Are food tours worth the money? We road test six
Discover Amsterdam's food and and learn about its history on an Eating Europe tour. Photo: Eating Europe
If you’re the type of traveller who books a restaurant before an airfare, exploring new cities on a food tour can be tempting, especially if you’re somewhere the food is as unfamiliar as the language.
The best tours will whet your appetite and teach you about the city you’re in – take them early in your stay so you’ve got time to return to places and areas you like.
They’re sociable and easygoing mixers for solo travellers, or those who don’t like talk-heavy historical tours. The best will teach you as much about a place as a conventional city tour.
Pricier private guides, like Ute in Berlin, will give you restaurant and hotel recommendations, and help with reservations once you’ve booked and paid. Group tours like Eating Europe give you a list of the places you’ve been so you can retrace your steps.
The best guides will happily share recommendations beyond what you’ve visited, too. But with many tours costing a much as a Michelin-starred dinner for two, are food tours worth your time and travel dollars? We tried six to find out.
The company: Athens Walking Tours
The cost: 49 euros (about $A79)
The tour: Athens Food Tour
This is what good food tours should be: poking around terrific neighbourhoods, finding a couple of great little places to eat to return to later, learning what to buy and try for the rest of your trip.
We wandered through the Central Market, tasted bougatsa, loukomades, feta and olives, sat in the conservatory of the pretty family-run Stou Meidani for tasting plates, finished with souvlaki on Aischylou Grill House’s vine-covered verandah. You get a map of where you’ve been with a list of other places worth visiting.
The verdict: Entertaining, knowledgeable guides give a broad view of their city’s food culture, perhaps a bit long in a Cretan-foods store, otherwise perfectly paced, ending with full bellies and satisfied customers.
The sights and sounds – and smells – of the Central Market in Athens. Photo: Janne Apelgren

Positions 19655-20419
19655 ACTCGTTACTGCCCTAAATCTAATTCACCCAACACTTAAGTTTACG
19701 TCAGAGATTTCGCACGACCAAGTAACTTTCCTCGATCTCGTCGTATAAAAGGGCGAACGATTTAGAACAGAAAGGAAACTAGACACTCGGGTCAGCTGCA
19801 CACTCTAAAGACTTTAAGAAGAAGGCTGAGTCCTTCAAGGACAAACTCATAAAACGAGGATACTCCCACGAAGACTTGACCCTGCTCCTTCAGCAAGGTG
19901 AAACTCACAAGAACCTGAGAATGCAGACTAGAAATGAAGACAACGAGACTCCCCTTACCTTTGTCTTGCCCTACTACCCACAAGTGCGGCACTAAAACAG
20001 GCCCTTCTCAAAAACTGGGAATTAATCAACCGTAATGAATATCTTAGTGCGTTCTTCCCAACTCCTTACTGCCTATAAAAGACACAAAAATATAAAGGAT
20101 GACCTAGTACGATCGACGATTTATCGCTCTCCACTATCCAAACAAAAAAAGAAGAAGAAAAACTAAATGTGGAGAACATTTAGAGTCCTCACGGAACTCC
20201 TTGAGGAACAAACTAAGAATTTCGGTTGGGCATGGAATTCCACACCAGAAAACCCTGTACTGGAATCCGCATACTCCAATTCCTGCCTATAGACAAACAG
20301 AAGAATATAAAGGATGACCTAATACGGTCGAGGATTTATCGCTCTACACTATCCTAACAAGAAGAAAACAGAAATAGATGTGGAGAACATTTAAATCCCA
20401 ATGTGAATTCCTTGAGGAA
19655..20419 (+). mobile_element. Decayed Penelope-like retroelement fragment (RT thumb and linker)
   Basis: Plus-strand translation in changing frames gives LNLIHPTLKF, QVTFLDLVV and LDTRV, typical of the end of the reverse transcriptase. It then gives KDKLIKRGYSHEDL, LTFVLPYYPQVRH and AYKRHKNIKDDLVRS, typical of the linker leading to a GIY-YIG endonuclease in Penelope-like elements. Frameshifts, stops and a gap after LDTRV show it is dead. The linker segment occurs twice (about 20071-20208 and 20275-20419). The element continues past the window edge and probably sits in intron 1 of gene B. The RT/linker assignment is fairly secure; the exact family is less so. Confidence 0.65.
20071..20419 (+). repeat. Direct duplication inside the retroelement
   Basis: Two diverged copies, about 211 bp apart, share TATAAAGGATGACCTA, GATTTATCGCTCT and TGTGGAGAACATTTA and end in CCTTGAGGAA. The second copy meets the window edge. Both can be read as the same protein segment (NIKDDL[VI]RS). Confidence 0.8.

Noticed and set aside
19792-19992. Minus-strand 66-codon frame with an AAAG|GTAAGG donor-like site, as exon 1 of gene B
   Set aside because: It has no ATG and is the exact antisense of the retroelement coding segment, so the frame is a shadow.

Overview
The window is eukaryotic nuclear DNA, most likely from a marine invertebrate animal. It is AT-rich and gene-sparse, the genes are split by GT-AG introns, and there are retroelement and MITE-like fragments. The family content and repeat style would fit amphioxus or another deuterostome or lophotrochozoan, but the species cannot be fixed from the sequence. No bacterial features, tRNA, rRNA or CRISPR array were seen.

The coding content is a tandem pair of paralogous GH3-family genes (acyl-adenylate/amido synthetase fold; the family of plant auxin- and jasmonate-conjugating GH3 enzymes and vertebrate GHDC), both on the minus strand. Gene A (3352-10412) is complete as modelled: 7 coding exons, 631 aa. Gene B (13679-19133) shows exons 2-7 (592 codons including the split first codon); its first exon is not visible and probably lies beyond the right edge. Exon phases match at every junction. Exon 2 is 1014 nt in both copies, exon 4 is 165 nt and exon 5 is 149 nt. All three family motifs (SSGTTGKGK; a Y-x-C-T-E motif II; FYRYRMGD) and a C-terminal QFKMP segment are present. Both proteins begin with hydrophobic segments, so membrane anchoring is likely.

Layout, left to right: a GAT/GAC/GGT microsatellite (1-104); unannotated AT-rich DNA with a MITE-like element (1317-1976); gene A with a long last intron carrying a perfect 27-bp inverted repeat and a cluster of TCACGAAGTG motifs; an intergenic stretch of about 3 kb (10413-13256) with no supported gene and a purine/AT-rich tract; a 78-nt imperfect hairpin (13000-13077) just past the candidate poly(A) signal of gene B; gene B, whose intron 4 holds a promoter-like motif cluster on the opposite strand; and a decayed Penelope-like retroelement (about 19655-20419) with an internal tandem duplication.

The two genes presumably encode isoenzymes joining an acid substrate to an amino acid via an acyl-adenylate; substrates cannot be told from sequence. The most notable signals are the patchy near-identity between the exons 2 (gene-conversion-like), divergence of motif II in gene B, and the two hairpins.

The company: Taste Porto
The cost: 65 euros per person (about $A105)
The tour: Downtown food tour
Our guide Miguel’s a musician and as a day job he’s hosting Taste Porto food tours, known for showing the late, great food writer Anthony Bourdain around.
We start with puff pastry crescents at a brother-and-sister shop. Next stop is inside the Mercado do Bolhao, relocated to a shopping mall basement while the beautiful original is restored. Bolhao Wine House offers us a vino verde, sardines and crusty bread. At 170-year-old Flor dos Congregados, Miguel plays piano while the barman pours a dry sparkling red, served with their juice-dripping pork loin and cured ham roll.
Pork sandwiches and a dry sparkling red at Flordos Congregados. Photo: Janne Apelgren
On Porto’s main avenue, we pull into Cafe Guarany, an old coffee house famous for its perfect espresso, the cimbalino, served with a square of chocolate for those who find it too bitter … pop it on your tongue and drink the coffee over.
We finish with a dessert Miguel tells us we’ll find challenging, a tiny custard, incredibly eggy from the first mouthful, paired with a golden fortified wine. Miguel says each portion contains 15 egg yolks. Its caramel richness is heady, but the yolkiness is too much. We’ve had too many carbs, not enough protein, but we’re way too full for dinner.
In avoiding the traditional and better known (tripe dishes, bacala, the epic francesinha sandwich), we’ve got some gaps in our knowledge about Portuguese food generally, but we’ve seen and tried some things that only locals might know about. A pocket-sized foldout brochure lists plenty more places to eat in the days ahead.
The verdict: 4pm is a slightly odd time of day to be out eating, and you might be uncertain about dining after you finish about 8pm. But it’s a good introduction to some of Portugal’s foods. The company offers several tours so choose one that feels like a best match.
The company: Eating Europe
The cost: 115 euros per person (about $A186)
The tour: Amsterdam Food and Canals Tour
Like Australia, whether the Netherlands has a ‘national’ cuisine or dish is up for debate. Ask locals and they might send you to an Indonesian restaurant.
This tour, part guided walk, part hour-long canal cruise while sipping wine, scrapes together some local obsessions: Puffy poffertjes pancakes in an historic ‘brown’ cafe, bitterballen in a bar (leftovers like beef stew or curry rolled in breadcrumbs and fried), a Dutch wine shop (apparently even the Dutch are surprised they make wine), an 1800s bakery, a modern fishmonger.
You won’t get a sense of Amsterdam’s upmarket dining scene, or its markets, or the chocolate cookie bakery where a doorman manages the queue, but you’ll get to see a fair bit of the city while snacking on some of its idiosyncracies.